We have a few and really want to thank them and ask for you to check them out.  They are all super awesome and have so much to offer!

The Regal Find in downtown Middleton, WI is a cute, charming, welcoming, warm, delightful, sweet, gift shop (There are truly not enough descriptors in the sentence…it’s a really awesome spot).

They happen to carry some of my indigo dyed pieces there.  Specifically, they have my cute little dainty things like baby stuff (hats, sockies, onseies), ‘kerchiefs and dishtowels, scarves and doggies shirts.

They also carry lots of fabulous gifty things with WI themes, sassy sayings and great taste and humor.  They offer creative workshops for kids and adults.  We really have many of the same priorities: creativity, fun and good food; they are attached to Bloom Bake Shop!

The sweet owner, Jessica Regele, is sending us gifts for our gift baskets: every retreat attendee gets one!

You really need to check this place out.

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Two Days Of Early Bird!

TWO DAYS LEFT!! For Deep Into Indigo Retreat Early Bird Pricing. Come and play with us. You’ll learn how to dye with indigo, shibori and batik as well as just have fun and chill with creative women.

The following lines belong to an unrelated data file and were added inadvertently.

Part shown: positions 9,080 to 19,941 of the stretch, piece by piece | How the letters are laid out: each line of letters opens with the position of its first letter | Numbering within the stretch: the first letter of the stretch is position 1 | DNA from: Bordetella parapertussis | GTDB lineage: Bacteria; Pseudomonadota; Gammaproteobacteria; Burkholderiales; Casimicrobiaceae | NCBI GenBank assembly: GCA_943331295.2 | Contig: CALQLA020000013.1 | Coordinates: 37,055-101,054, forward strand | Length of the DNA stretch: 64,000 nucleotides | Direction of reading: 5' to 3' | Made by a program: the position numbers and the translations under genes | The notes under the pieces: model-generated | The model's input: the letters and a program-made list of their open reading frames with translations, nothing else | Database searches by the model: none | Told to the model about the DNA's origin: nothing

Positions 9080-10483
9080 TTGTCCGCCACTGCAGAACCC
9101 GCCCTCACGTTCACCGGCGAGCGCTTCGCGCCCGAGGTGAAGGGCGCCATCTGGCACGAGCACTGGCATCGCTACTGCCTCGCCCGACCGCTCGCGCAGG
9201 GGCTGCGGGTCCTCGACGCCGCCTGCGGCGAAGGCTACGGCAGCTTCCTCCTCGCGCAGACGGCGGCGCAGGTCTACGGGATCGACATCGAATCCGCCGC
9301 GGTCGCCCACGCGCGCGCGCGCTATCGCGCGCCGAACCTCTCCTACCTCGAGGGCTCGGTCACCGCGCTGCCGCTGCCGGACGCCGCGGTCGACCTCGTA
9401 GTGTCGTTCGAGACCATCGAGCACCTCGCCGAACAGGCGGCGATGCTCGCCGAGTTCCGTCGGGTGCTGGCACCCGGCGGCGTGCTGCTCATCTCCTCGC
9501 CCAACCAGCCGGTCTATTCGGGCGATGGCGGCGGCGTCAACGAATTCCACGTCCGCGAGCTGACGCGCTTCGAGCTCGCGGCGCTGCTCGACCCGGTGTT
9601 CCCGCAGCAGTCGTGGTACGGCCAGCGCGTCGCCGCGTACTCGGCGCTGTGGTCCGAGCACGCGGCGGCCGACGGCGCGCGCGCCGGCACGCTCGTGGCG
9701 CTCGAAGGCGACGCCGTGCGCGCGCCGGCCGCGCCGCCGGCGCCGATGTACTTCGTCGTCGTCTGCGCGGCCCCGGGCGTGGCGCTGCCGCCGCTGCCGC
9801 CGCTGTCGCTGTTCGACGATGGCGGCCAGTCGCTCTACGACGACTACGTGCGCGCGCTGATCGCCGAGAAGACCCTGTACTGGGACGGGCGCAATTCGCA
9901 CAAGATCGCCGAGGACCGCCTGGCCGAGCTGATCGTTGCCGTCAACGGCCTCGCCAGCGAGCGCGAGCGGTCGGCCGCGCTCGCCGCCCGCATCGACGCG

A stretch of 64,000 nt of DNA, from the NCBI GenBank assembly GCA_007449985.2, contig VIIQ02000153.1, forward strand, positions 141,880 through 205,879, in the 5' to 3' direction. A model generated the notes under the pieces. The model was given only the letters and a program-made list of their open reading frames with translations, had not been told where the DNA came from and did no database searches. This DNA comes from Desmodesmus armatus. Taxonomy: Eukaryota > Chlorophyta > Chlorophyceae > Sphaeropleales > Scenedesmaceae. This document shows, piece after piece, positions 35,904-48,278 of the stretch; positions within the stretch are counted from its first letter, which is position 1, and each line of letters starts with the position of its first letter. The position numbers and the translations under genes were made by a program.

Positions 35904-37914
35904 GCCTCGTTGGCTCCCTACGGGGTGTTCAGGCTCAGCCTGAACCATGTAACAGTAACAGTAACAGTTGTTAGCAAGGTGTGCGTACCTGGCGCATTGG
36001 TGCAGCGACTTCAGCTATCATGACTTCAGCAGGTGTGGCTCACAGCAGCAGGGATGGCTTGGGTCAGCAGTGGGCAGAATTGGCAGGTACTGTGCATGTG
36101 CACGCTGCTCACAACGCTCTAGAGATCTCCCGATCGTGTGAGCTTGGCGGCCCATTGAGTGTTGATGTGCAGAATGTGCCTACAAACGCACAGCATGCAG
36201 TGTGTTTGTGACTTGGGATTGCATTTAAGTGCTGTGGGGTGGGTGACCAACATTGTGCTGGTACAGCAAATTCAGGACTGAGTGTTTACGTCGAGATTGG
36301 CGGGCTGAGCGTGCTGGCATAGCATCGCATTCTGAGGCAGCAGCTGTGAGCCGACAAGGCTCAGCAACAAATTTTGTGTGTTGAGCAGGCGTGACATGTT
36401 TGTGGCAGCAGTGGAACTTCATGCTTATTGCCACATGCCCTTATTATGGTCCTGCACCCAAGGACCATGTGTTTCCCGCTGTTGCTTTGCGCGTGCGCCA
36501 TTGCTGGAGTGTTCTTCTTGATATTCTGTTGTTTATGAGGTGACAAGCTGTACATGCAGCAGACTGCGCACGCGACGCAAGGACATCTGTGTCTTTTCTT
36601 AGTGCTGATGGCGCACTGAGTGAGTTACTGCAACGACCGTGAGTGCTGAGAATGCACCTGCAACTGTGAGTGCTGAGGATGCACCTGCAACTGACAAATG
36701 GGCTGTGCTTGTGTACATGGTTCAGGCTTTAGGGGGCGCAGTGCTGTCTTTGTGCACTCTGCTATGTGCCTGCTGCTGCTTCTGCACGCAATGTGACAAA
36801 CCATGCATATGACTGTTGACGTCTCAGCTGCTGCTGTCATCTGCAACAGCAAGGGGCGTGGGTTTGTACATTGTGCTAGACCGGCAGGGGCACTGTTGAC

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Indigo Update!

Deep Into Indigo Retreat Westby Wisconsin Shibori

My plan for the Deep Into Indigo Retreat is to teach shibori techniques of many kinds, batik techniques and how to make henna, fructose and iron vats and to dye, dye dye!!! And also to -with the help of the awesome Jenina Mella - feed people well in a beautiful and warm environment and bring the fun!! I hope you'll join us. Early bird pricing ends on June 15th!!! Check my bio for the link. Today, I'm dyeing fat quarters on this beautiful summer day. #blog | June 08, 2017 at 11:04AM
My plan for the Deep Into Indigo Retreat is to teach shibori techniques of many kinds, batik techniques and how to make henna, fructose and iron vats and to dye, dye dye!!! And also to – with the help of the awesome Jenina Mella – feed people well in a beautiful and warm environment and bring the fun!!

I hope you’ll join us. Early bird pricing ends on June 15th!!! 

Today, I’m dyeing fat quarters on this beautiful summer day. #blog